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ALERTA DE SEGURIDAD: El uso de una computadora puede ser identificado y actividades en la internet nunca pueden ser totalmente eliminadas del disco duro. Si piensas que tu uso de computadora posiblemente esta siendo monitoriado favor de encontrar un  lugar seguro donde puedas navegar la red social, por ejemplo la casa de una amistad confiable o la biblioteca publica. O llama a nuestra  linea de Violencia Domestica disponible las 24 horas al 707-255-NEWS (6397) si te encuentras en el Valle de Napa, o a este (800) 799-7233 si te encuentras fuera del Condado de Napa. Si estas visitando nuestra pagina y necesitas salirte rapidamente a una pagina no relacionada, oprime el boton rojo de ESCAPE arriba en la esquina de la mano derecha y seras desviado/a. Favor de probar este función en su computadara AHORA MISMO para asegurarse que se sienta comodo/a usando esta función.

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What is Domestic Violence?

In California the Penal Code defines abuse as “intentionally or recklessly causing or attempting to cause bodily injury, or placing another person in reasonable apprehension of imminent, serious bodily injury to himself or another.” Domestic Violence is the term applied if you are abused by your spouse or a former spouse, someone you live with or used to live with, someone you are dating or engaged to, or someone with whom you have had a child. It’s important to remember, though, that while not all abuse is considered a crime, it’s impact can be devastating to the victim.

Abuse can be physical, emotional or sexual.

Emotional abuse may include:

  • Verbal put downs
  • Jealousy
  • Threats to you, your children, or your pets
  • Controlling who you see, where you go, or what you wear
  • Isolating you from others
  • Humiliating you
  • Crazy-making mind games
  • Following or stalking you

Physical abuse may include:

  • Damaging property, punching holes in the wall, throwing objects, kicking doors, or any violent loss of control
  • Driving recklessly with you or your children in the car
  • Threatening you with a weapon or using a weapon to hurt you
  • Forcing you to leave your home
  • Keeping you from leaving a room or your house
  • Hurting your children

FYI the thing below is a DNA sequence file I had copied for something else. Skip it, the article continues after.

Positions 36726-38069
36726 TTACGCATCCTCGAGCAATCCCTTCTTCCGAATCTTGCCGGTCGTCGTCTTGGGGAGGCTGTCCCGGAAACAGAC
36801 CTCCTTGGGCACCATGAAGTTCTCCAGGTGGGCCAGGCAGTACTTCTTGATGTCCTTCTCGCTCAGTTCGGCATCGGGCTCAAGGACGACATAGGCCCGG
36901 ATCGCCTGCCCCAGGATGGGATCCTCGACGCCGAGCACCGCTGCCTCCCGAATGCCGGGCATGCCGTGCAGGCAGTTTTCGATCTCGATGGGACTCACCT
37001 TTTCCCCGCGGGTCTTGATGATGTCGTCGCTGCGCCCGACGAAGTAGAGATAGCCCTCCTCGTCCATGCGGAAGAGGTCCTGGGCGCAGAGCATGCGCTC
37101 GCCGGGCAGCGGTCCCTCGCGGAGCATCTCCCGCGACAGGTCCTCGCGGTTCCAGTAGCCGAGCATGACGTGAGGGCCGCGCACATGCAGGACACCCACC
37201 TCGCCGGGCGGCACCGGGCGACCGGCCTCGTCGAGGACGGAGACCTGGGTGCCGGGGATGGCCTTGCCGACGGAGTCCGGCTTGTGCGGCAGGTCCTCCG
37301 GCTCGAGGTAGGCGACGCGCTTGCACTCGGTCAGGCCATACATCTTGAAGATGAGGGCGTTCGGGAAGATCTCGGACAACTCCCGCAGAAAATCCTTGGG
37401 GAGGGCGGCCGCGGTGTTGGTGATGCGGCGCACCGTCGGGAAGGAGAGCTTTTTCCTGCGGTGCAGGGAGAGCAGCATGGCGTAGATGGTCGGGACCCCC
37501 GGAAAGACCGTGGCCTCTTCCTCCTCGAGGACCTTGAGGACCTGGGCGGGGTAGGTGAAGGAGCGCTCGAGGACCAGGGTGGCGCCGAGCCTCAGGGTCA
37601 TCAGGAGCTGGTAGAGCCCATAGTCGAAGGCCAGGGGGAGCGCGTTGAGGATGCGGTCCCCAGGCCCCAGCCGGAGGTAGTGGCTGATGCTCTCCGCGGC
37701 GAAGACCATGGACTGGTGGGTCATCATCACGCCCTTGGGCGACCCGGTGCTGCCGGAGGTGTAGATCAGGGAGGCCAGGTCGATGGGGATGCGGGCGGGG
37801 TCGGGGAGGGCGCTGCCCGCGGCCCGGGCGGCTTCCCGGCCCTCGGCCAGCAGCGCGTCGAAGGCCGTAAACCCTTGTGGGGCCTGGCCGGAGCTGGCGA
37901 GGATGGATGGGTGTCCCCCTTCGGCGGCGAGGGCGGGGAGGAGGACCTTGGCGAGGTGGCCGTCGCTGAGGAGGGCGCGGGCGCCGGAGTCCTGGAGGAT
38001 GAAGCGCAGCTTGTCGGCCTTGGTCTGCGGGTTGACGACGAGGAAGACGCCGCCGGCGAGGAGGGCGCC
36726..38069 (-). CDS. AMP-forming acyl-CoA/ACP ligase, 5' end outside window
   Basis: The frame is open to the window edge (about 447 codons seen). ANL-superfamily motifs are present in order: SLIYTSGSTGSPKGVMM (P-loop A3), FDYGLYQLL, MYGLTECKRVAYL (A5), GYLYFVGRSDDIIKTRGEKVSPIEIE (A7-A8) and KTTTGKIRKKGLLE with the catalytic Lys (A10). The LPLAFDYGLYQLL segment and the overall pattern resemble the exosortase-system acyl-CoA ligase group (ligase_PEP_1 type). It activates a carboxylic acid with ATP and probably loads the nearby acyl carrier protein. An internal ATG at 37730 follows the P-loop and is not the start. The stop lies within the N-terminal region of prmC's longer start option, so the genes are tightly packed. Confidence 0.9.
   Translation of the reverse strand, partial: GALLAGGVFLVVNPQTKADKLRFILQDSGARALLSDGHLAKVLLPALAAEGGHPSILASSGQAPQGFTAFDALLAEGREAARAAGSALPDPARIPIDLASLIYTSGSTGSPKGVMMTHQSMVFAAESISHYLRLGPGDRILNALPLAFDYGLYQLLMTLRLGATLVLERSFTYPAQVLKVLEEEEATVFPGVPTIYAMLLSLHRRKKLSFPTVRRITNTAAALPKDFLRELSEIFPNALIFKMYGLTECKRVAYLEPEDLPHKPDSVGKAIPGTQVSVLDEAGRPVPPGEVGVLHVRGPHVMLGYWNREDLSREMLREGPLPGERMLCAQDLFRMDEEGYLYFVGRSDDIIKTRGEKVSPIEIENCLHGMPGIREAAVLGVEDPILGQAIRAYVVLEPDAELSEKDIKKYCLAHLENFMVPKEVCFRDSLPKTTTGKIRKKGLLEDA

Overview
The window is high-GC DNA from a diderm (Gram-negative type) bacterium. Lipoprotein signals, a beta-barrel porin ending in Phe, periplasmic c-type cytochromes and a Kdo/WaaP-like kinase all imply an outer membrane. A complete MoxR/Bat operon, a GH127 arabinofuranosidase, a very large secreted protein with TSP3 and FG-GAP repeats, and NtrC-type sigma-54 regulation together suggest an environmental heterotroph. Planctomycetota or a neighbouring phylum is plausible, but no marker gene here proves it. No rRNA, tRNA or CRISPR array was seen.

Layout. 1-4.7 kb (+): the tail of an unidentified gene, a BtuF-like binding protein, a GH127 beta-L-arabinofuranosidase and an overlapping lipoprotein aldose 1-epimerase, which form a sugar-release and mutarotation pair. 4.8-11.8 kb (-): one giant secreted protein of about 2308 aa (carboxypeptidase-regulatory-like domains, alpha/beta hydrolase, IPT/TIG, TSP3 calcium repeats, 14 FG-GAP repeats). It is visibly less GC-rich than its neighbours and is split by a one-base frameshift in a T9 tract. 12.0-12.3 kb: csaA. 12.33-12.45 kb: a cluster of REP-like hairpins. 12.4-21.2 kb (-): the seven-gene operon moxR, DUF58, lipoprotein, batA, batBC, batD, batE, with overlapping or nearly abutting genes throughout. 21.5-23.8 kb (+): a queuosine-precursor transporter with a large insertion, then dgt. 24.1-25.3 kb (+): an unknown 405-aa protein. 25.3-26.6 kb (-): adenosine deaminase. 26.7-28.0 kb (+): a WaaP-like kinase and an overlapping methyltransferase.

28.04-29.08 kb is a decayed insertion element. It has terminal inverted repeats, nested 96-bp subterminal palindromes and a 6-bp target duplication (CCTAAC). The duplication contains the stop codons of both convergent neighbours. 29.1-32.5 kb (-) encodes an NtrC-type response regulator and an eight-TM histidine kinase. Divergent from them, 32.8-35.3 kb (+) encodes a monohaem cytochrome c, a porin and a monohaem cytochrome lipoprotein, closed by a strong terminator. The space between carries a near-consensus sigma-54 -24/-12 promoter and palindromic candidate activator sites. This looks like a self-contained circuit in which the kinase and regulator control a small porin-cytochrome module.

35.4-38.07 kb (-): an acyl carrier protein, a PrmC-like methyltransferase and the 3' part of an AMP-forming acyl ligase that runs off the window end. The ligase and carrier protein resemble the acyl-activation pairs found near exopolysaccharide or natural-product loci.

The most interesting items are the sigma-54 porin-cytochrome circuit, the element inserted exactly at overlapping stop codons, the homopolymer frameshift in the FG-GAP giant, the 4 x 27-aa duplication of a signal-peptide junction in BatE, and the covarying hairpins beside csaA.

• Hitting, pinching, shoving, punching, or hurting you in any way

Sexual Abuse may include:

  • Sexual insults or name calling
  • Forcing or manipulating you into having sex against your will
  • Demanding sex when you are sick or in pain
  • Forcing you to do sexual things you’re uncomfortable with
  • Hurting you during sex

Other Kinds of Abuse may include:


  • Attacking the your spiritual beliefs or misquoting scripture to justify abusive behavior


  • Withholding money or not allowing you to work
  • Controlling all of the money or making you account for every penny
  • Ruining your credit
  • Forcing you to sign documents that you don’t want to sign or don’t understand


  • Threatening deportation of you or your family members

Destructive Acts

  • Killing or harming your pets
  • Destroying property, especially things that are meaningful or special
  • “Accidentally” ruining things you like

Some of these behaviors can be prosecuted as crimes, others cannot. If you’re thinking that you’d like to report domestic violence to the police but aren’t sure, you can talk to a Domestic Violence Counselor at NEWS who can help. You can call for advice even if you want to remain anonymous while you figure out your options. We can connect you with an advocate who can help you talk with a law enforcement professional to make a report.


+ Show all Domestic Violence FAQ's
  1. How can I make it stop?
    The first step is to understand the cycle of violence and that you can only control your own actions and choices. Support groups and counseling can be very helpful in gaining insight into your relationship and empowering you to make decisions about your safety, your right to be treated with respect, and your future.
  2. What causes people to abuse their partners?